Installed alongside these paintings and sculptures, historic and contemporary, are interventions that evoke the larger-than-life figures from the original show—de Kooning, Dubuffet, Bacon, Giacometti, Westermann. Playful tributes to these masters appear throughout the exhibition, including two wall murals by Los Angeles artist Dave Muller.

Embedded at the center of this revisionist enterprise is another historical MoMA exhibition also founded upon postwar humanism—this time through the lens of photography. The 1955 exhibition “Family of Man” curated by Edward Steichen—the legendary director of the Photography Department at MoMA—was conceived four years before Peter Selz’s “New Images of Man”, and was devised as a celebration of the camera as a powerful, immersive tool for the promulgation of images as well as the affirmation of the universal human experience. While it debuted in New York in 1955, “Family of Man” went on a veritable world tour. According to Steichen’s 1963 memoir A “Life in Photography”, between 1955 and 1962 about nine million viewers all around the world had the opportunity “to see themselves reflected” in the 503 photographs of people, making it the most popular photography exhibition ever.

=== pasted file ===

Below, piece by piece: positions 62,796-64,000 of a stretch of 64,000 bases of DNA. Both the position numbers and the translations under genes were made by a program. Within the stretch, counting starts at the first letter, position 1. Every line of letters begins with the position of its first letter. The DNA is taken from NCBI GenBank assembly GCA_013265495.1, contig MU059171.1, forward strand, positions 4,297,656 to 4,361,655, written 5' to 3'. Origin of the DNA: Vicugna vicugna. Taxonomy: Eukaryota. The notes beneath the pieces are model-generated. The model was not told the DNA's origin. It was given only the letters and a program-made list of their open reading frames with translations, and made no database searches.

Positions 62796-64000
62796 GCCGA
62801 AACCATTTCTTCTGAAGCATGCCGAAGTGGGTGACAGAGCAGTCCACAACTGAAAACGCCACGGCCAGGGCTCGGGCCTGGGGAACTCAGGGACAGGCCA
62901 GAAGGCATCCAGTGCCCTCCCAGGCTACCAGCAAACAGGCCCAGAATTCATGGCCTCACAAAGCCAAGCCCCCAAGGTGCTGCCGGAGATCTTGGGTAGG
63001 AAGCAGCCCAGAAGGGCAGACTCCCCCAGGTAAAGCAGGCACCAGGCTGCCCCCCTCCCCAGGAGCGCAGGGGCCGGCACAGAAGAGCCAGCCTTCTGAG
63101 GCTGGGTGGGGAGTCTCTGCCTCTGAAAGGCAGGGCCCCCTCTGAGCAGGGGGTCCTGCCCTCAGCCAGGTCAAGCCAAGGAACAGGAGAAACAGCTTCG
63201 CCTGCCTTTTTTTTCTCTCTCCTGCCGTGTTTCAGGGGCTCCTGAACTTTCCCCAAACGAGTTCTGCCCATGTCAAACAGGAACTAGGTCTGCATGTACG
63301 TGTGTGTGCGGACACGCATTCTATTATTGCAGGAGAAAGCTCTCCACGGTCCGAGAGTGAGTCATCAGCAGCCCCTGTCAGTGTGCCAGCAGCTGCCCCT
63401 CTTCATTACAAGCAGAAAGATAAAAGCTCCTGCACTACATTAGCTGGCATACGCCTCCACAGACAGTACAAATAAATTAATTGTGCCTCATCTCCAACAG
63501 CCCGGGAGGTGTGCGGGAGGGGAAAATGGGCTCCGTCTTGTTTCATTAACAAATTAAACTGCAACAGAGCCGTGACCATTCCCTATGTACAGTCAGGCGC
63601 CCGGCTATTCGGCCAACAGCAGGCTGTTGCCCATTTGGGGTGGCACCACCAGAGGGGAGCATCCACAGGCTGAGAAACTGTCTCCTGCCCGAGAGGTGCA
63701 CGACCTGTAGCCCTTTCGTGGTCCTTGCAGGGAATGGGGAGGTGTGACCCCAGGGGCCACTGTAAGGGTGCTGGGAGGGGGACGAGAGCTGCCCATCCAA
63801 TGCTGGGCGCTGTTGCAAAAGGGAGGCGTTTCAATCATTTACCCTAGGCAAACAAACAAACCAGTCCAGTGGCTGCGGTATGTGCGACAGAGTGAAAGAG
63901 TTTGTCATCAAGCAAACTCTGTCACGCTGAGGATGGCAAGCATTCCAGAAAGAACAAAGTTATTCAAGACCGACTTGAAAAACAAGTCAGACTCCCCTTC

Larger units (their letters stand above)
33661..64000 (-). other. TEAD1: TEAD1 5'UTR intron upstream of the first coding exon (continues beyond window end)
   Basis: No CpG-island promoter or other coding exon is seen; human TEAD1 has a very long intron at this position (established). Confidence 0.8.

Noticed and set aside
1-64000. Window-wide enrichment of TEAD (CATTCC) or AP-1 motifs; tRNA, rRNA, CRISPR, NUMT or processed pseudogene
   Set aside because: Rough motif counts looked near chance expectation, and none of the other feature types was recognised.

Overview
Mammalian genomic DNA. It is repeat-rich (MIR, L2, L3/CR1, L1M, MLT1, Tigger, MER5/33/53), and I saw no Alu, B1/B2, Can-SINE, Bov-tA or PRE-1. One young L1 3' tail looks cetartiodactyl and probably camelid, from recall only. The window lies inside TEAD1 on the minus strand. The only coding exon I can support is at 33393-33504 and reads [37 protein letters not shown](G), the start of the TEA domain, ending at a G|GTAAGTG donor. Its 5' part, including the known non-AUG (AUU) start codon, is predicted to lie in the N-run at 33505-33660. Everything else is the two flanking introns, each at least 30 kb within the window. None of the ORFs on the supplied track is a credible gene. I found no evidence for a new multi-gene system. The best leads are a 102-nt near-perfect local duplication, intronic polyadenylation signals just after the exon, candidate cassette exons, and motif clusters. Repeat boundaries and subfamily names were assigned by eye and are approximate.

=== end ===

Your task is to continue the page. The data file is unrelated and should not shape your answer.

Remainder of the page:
As the legacy of Steichen’s curatorial endeavors lives on in contemporary visual culture, this section of the exhibition sets out to challenge the Western-centric bias of the original show. This reassessment of Steichen’s conceit focuses upon two women artists from the twentieth and early twenty-first centuries. The Polish, self-taught photographer Zofia Rydet was active in the mid- 1950s yet she was separated from Steichen not only by the Iron Curtain. This redux presentation of Rydet’s photographic oeuvre suggests a more complex vision of postwar era humanist photography. In fact, after seeing Steichen’s “Family of Man” show in Warsaw, Rydet embarked upon her series of documentary images of children in the literal rubble of the Second World War in the early 1960s entitled Mały człowiek (Little Man). This presentation features a selection of Rydet’s photographs from her documentary series called the “Sociological Record” in which she captured thousands of ordinary households in Poland from 1978 until her death in 1997.

Rydet’s reworking of the Steichen paradigm finds a jarring echo in the contemporary oeuvre of Deana Lawson—an artist whose intimate, yet iconic imagery immortalizes African-American family life. Lawson grew up in Rochester, New York, the birthplace of Kodak—her involvement with photography is deeply bound up with her family’s history and their entwinement with the photographic industry. Unlike Rydet, Lawson’s images are often staged while they strive to capture the magic and textures of everyday struggles, emotions, and plain existence. Her gaze intrepidly focuses upon members of the African diaspora while also crafting stunning formal compositions that hark back to classical painting. As Lawson has said of her work, “I have an image in mind that I have to make. It burns so deeply that I have to make it.”